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Matboucha is to Morocco and the Middle East what ketchup is to Americans. But OH SO MUCH MORE interesting! This compote of tomatoes, garlic and peppers can be fiery, but you get to control the heat. My husband and I like a fairly mild heat, but you do you.
Matboucha is often served as part of an appetizer platter and as a complement to couscous. However, only your imagination will limit your uses. My husband loves it on sandwiches and it often appears on our Shabbat table to be lapped up with challah. Matboucha will brighten up chicken, meat, tofu, or fish and is great with roasted vegetables and hummus. If you like hot sauce on your eggs (or matza brei), give Matboucha a try instead.
And if you love tomato achaar next time try matboucha with your Indian food!
I like to prepare a large batch and then I freeze half so it is always fresh. It will hold up in your fridge for about a week – if it lasts that long. There are many, many variations for this wonderful condiment but they mostly differ in ingredient quantities or how much you chop up your ingredients. This particular version comes from Shuk, From Market to Table. the Heart of Israeli Home Cooking by Einat Admony and Janna Gur. Sweet and smoked Paprika were added by me after reading other recipes that included it.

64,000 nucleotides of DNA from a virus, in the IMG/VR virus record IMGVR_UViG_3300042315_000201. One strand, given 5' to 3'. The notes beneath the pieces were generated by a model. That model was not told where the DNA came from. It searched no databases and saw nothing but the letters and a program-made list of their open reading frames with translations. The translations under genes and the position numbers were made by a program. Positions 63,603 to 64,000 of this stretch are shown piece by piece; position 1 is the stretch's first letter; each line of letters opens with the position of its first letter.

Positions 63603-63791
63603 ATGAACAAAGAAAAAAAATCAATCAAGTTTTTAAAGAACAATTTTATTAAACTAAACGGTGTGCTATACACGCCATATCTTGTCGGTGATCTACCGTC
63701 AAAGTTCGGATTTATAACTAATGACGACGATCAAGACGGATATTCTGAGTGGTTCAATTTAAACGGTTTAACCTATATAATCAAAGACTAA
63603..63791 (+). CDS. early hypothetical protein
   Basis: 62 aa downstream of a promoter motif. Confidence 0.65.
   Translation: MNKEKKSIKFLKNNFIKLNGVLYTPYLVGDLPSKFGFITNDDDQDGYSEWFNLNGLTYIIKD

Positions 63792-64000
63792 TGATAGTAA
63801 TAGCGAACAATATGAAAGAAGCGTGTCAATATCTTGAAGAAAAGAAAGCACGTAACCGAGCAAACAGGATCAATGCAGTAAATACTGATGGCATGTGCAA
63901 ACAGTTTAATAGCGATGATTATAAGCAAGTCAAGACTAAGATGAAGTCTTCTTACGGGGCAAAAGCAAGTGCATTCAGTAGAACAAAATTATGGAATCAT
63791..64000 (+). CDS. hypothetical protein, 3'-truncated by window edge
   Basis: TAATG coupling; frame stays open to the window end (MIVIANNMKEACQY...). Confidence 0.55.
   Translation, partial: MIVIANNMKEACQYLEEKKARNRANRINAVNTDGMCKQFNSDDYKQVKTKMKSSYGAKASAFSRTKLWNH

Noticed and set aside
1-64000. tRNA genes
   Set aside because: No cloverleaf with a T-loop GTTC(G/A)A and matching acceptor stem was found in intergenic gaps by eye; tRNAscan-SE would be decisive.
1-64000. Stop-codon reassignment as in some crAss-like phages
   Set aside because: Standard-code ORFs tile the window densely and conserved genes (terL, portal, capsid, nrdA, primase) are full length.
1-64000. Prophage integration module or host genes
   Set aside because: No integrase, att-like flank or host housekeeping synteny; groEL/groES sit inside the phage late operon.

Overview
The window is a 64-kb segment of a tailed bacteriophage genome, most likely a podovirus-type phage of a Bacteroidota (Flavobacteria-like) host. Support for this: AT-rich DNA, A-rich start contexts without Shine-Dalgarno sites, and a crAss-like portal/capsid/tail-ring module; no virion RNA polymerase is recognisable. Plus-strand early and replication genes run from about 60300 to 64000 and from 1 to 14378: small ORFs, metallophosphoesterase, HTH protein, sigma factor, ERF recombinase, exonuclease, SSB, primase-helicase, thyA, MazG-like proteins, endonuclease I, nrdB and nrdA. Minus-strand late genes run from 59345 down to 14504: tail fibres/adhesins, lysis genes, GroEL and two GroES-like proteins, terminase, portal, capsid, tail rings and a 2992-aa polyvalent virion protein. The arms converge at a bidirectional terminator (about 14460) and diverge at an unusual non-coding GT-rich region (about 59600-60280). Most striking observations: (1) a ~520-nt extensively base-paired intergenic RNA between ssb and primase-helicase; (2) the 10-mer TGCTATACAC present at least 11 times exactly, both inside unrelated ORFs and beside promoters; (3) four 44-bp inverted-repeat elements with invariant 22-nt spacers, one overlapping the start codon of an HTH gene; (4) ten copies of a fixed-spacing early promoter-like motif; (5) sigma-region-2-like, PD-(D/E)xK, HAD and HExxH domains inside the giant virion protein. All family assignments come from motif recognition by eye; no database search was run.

Plum tomatoes are easy to find and are perfect for this recipe. However, if they are not available where you live, canned tomatoes can be used. But make sure that they are best quality Italian plum tomatoes!
Yield: About 10 to 12 servings
1/4 cup neutral vegetable oil (I used olive, but avocado or any other good quality neutral oil will do)
15 to 20 cloves of garlic, peeled and thinly sliced
4 red bell peppers, cored, seeded and cut into smallish dice
2 to 4 jalapeno or Fresno chiles, cored, seeded and thinly sliced (I actually used dried arbol chiles since my fresh peppers had gone bad)
12 ripe plum tomatoes, cut into quarters (OR a 28 ounce can of Italian plum tomatoes)
1.5 to 2 teaspoons sweet or smoked (or a mix) paprika
Heat oil in a large, flat-bottomed pan over medium heat. Add the garlic and sauté for 1 minute until fragrant. Do NOT allow the garlic to burn!
Add in the peppers and chiles, reduce the heat to medium-low and cook, stirring frequently, until the peppers have softened – about 15 minutes.
Add the tomatoes, season with a teaspoon of salt and 1.5 teaspoons of sweet paprika to start. You can always add more. Sauté for another minute, mixing everything through.
Reduce the heat to low. Cover the pan and simmer for 1.5 to 3 hours or until the matboucha is thick, shiny and bright red. Give a stir every so often so that nothing sticks or burns. If your tomatoes are dry, add a tablespoon or two of water to the pan. Depending on how juicy the tomatoes are, this could take longer. I uncovered my pan after 1.5 hours to cook off some of the liquid from a batch of particularly large, juicy tomatoes.
Taste at the end and add more salt if your tastebuds require it. Serve at room temperature.